ABEL: The loneliness pandemic

Loneliness is not a medical diagnosis, although maybe it should be. At times, it feels like it might kill you.

Graphic+depicting+a+young+girl+worrying+about+the+COVID-19+pandemic+and+education%2C+created+on+March+21%2C+2022+%28Hustler+Staff%2FZoe+Abel%29.%0A

Zoe Abel

Graphic depicting a young girl worrying about the COVID-19 pandemic and education, created on March 21, 2022 (Hustler Staff/Zoe Abel).

Zoe Abel, Opinion Editor

Long-distance running is lonely. 

Waking up in the early mornings before the sun rises is lonely. Hearing nothing but your own footsteps on the pavement is lonely. The early nights and endless miles are lonely. The muscle pain and calf aches and stiff legs are also lonely. Most of us listen to music or podcasts to pass the time because listening to someone else—hearing another human presence—makes the miles less lonely. 

My first year at Vanderbilt felt like a long run. I’m sure I had felt lonely at points before then, but those months were the first time that solitude shaped my days. I walked around the deserted Commons grounds several times a day to escape the monotony of online classes. I hid my face behind a mask, stayed inside and worked hard. 

Vanderbilt can be a lonely place. There’s the dull ache of being away from family and trying to build a new life and home from scratch. The social environment is new, isolating and feels transactionary. Friendships are based on proximity and ease and random computer-generated assignments. You’re told that your friends from your first year won’t be the ones you spend your sophomore year with. You’re also told they might become your future bridesmaids.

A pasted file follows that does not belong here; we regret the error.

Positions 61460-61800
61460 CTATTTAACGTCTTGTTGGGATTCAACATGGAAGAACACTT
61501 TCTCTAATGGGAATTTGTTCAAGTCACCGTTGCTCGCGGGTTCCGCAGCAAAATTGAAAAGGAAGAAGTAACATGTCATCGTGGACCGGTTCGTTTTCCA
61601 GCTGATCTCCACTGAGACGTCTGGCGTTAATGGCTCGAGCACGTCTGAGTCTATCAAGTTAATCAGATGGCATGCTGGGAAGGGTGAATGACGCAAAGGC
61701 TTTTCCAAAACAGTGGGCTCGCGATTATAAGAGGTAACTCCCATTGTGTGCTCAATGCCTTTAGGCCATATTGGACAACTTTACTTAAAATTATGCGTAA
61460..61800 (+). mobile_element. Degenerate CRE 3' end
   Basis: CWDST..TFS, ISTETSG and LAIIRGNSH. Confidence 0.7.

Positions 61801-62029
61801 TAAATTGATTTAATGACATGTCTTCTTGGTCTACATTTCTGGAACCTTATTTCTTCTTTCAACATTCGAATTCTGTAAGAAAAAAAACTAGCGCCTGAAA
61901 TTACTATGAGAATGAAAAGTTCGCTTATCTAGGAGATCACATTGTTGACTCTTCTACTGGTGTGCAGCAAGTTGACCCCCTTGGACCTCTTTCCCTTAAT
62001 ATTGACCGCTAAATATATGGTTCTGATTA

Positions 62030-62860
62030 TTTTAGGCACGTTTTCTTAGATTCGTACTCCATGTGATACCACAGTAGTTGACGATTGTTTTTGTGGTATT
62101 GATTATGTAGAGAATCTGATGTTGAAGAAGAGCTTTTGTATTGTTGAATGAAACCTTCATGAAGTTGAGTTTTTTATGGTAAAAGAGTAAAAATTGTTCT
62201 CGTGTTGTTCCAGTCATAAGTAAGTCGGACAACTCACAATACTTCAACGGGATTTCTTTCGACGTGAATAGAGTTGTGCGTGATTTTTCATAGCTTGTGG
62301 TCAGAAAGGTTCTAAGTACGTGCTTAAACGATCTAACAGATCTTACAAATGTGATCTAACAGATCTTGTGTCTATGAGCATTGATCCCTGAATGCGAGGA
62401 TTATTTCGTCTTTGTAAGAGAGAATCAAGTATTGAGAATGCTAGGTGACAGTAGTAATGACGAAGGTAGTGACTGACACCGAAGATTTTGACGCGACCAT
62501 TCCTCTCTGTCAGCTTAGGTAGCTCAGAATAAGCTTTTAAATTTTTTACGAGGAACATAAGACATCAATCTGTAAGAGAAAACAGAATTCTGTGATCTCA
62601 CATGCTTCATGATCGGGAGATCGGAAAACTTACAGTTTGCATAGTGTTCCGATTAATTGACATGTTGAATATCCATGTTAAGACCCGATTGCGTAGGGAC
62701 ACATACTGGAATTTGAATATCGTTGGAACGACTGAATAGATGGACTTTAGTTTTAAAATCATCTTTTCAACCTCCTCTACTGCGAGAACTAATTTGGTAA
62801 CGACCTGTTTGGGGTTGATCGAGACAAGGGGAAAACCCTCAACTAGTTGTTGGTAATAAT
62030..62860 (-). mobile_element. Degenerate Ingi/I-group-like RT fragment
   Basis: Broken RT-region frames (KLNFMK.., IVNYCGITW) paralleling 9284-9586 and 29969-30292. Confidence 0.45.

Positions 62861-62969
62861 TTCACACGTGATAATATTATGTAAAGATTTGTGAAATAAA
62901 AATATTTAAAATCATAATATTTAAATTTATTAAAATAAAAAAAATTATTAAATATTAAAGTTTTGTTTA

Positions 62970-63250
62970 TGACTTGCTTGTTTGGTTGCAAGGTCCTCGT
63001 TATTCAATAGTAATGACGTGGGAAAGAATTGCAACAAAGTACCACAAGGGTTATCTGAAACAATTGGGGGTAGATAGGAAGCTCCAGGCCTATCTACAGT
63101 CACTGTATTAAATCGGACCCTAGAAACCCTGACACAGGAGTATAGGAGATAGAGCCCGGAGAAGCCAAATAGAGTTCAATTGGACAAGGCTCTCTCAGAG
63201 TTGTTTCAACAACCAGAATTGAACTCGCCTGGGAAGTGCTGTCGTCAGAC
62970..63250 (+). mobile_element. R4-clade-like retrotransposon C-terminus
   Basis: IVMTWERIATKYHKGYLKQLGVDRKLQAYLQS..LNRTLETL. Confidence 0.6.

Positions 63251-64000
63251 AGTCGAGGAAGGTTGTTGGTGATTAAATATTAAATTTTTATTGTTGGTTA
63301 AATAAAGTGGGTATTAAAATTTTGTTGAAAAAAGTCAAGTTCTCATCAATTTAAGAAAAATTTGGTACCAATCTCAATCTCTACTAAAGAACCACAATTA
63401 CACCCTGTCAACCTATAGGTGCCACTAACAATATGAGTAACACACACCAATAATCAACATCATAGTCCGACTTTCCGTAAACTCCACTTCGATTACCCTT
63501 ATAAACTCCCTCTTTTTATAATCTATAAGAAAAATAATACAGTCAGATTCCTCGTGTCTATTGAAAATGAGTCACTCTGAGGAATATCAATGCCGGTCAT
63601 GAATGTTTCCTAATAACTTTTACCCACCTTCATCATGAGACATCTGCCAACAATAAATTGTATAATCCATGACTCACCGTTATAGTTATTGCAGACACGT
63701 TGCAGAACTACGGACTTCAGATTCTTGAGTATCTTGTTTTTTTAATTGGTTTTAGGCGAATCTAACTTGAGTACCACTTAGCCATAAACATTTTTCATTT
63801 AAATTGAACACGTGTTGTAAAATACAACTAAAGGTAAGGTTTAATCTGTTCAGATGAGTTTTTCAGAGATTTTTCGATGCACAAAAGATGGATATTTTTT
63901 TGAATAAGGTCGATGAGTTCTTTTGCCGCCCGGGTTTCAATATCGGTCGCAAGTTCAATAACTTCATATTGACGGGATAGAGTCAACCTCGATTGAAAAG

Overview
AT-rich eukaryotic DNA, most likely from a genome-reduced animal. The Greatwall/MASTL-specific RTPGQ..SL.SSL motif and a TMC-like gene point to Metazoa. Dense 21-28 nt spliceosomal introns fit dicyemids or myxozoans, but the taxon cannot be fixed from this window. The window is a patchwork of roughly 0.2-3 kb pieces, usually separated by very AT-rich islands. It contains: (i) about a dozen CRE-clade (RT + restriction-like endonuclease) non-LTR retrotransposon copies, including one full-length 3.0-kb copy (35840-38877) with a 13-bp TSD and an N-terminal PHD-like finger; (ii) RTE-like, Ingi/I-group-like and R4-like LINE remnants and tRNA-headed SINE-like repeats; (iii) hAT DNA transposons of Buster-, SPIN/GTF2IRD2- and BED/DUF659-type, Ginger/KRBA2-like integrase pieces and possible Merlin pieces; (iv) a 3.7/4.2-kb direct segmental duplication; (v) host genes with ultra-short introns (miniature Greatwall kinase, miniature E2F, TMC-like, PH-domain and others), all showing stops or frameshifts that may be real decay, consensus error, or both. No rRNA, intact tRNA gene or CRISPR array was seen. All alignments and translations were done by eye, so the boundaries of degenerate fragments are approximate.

Sometimes loneliness just lasts a single moment: leaving the library in the dark or eating dinner alone in a crowded dining hall. Sometimes it is the feeling of all the pressure on your shoulders at once—the grades, the appearances, the weed-outs, the life, the career. 

Ironically, the technology that keeps us connected to our parents and high school friends also reminds us of how alone we are. We judge our internal feelings by the standards of others’ well-curated social media lives. Completely surrounded by people, we can feel completely alone. The people that we never see after class or outside of a club remind us that most of our friends are those of convenience: I’ll be your friend if you’ll be mine so neither of us stands here looking lost. 

Vanderbilt is a contradiction: it is a wondrous place bursting with brilliant, kind minds, yet many find it so very hard to keep going. We might find our best friends and form lifelong connections with them, but we still sit alone in large lecture classes or eat dinner while scrolling through our phones, wishing we were the smiling groups of girls we see.

At Vanderbilt, you can be surrounded by people and still feel completely alone. 

There is also the loneliness of coming-of-age during a pandemic. It is a distinct loneliness and grief that come from constantly being in a state of crisis. It is a loneliness that comes with realizing that you were forced to grow up, to change, to lose holidays, moments, friends, family. After being locked in my house and dorm for my late teen years and early twenties, I’m not sure I completely understand my own identity.

Everything about our growing up has been so extraordinary that I don’t know who I am in regular, ordinary, precedented times.